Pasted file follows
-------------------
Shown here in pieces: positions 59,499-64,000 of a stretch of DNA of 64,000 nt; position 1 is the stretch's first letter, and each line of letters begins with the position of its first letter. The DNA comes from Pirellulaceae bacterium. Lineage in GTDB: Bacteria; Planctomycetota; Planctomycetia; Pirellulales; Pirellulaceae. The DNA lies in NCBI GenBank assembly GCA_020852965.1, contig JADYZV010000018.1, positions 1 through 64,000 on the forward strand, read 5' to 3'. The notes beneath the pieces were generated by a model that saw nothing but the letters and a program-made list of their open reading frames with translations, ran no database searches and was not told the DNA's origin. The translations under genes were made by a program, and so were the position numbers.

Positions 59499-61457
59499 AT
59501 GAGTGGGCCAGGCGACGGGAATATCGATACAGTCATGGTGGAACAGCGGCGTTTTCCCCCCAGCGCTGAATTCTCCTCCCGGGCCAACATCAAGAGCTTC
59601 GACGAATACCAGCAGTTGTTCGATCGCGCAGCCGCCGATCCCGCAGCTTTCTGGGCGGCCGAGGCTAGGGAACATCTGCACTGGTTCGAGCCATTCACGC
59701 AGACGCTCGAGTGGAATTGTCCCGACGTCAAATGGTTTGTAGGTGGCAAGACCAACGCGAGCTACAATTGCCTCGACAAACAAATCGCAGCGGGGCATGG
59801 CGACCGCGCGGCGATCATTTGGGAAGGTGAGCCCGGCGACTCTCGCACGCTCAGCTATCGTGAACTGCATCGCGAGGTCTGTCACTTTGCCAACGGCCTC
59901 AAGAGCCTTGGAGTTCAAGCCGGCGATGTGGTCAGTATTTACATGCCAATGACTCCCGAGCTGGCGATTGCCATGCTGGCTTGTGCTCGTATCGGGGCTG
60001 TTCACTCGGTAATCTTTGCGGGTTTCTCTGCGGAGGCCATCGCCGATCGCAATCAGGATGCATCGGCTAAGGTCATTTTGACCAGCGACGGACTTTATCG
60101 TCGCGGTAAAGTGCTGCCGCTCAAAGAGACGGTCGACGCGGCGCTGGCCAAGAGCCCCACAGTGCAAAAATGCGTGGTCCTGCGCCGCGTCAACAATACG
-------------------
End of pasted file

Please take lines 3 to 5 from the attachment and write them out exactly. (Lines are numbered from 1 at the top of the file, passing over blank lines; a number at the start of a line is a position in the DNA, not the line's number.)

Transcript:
59499 AT
59501 GAGTGGGCCAGGCGACGGGAATATCGATACAGTCATGGTGGAACAGCGGCGTTTTCCCCCCAGCGCTGAATTCTCCTCCCGGGCCAACATCAAGAGCTTC
59601 GACGAATACCAGCAGTTGTTCGATCGCGCAGCCGCCGATCCCGCAGCTTTCTGGGCGGCCGAGGCTAGGGAACATCTGCACTGGTTCGAGCCATTCACGC